Hargreaves, John A. (1991) Religion and society in the parish of Halifax, c. 1740-1914. Doctoral thesis, Huddersfield Polytechnic.

Most recent studies of religion and society have focussed on
the period from c. 1880 to 1914, basing their investigations
upon late-Victorian newspaper censuses of churchgoing. This
thesis aims to study the development of religion in its
economic and social context in a large northern industrial
parish over a longer period of time from c. 1740 to 1914. In
religious terms this period extends from the mid-eighteenth
century Evangelical Revival to the decline of organised
religion in the early twentieth century. In economic and
social terms the period is characterised by the transformation
of the parish from a semi-rural, proto-industrial society
dominated by a relatively small but expanding market town, into
a predominantly urban advanced industrial society dominated by
a medium-sized textile manufacturing town and several smaller
urban centres of textile production; supporting a wide
diversity of associated industries and trades, but still
containing within its boundaries sharply contrasting urban and
semi-rural environments.

The thesis aims to assess how religious expression within the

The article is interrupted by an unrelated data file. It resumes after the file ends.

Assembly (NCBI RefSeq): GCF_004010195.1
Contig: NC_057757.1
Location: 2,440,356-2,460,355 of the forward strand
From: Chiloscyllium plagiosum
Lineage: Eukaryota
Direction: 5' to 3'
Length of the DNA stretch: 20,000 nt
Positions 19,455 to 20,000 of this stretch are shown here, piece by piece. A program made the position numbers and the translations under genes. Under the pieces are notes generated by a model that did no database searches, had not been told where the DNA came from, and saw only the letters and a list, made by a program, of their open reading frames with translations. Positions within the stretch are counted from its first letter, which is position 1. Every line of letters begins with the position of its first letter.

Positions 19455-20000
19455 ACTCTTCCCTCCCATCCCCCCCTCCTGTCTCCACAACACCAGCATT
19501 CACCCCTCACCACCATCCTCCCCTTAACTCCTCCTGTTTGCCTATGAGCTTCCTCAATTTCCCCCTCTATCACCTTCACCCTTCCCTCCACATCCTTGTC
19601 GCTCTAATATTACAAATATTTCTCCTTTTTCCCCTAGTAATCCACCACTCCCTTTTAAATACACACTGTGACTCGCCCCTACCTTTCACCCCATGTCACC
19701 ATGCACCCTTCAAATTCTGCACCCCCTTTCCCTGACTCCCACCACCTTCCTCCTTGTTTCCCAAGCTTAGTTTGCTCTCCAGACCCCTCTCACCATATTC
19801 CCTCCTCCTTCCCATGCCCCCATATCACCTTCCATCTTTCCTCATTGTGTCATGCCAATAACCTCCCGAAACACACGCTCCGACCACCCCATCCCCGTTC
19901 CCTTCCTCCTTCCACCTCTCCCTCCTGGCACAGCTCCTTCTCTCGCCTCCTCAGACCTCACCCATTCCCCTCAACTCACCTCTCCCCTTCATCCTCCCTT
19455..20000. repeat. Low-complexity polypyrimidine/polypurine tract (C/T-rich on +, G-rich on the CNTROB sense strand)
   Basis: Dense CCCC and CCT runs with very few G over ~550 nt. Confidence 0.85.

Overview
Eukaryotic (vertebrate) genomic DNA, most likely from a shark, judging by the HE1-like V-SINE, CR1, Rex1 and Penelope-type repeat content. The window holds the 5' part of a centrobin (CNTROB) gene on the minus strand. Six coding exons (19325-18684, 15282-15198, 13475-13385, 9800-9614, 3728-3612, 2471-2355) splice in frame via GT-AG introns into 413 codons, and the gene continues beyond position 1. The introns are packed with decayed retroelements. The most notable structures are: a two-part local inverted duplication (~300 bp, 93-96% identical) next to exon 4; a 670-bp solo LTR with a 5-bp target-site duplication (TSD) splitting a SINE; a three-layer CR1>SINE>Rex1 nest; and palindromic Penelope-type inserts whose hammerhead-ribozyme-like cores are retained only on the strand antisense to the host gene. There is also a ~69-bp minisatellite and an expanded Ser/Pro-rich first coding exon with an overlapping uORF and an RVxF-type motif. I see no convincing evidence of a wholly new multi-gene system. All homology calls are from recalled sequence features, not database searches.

parish of Halifax was affected by the changing economic and
social environment, in particular the urban-industrial
experience, and how religion helped shape the new urbanindustrial
society during the period from the middle of the
eighteenth century to the outbreak of the First World War. It
argues that whilst the pessimistic view of a moribund Georgian
Church of England can no longer be sustained by the Halifax
evidence, the Established Church nevertheless lacked the
logistical resources to respond effectively to the new urbanindustrial
society as it emerged within the parish in the lateeighteenth
and early-nineteenth centuries, providing an
opportunity for the growth of Evangelical Nonconformity,
especially Methodism. It maintains that Evangelical
Nonconformity and an Anglican Church renewed by Evangelical
incumbencies during the period 1790-1827 and reformed as a consequence of national legislation in the 1840s played a vital
role within the expanding urban-industrial society, surviving
the experience of industrialisation and urbanisation and
displaying a remarkable vibrancy, despite underlying downward
trends in churchgoing in the late-Victorian era. It suggests
that the causes of the decline of organised religion during
this period were complex, but related more to the onset of
industrial-urban stagnation and decline than to the experience
of industrial-urban expansion.

293386.pdf - Accepted Version

Download (34MB) | Preview


Downloads per month over past year

Add to AnyAdd to TwitterAdd to FacebookAdd to LinkedinAdd to PinterestAdd to Email